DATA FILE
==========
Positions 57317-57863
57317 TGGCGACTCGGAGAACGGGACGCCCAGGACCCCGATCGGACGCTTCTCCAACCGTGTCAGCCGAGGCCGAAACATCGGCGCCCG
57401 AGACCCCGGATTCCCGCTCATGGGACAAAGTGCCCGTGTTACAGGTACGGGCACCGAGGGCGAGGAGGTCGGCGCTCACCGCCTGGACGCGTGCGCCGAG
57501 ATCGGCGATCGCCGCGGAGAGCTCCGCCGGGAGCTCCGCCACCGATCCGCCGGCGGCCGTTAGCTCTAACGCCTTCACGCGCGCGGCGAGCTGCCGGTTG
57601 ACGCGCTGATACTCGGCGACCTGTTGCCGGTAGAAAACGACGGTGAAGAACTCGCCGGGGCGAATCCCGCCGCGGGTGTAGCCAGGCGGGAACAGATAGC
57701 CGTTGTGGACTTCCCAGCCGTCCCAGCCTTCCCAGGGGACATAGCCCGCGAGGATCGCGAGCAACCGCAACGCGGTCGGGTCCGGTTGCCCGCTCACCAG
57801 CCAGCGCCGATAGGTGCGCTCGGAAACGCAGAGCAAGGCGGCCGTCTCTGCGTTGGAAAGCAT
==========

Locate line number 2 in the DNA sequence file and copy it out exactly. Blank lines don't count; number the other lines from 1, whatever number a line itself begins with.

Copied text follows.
57317 TGGCGACTCGGAGAACGGGACGCCCAGGACCCCGATCGGACGCTTCTCCAACCGTGTCAGCCGAGGCCGAAACATCGGCGCCCG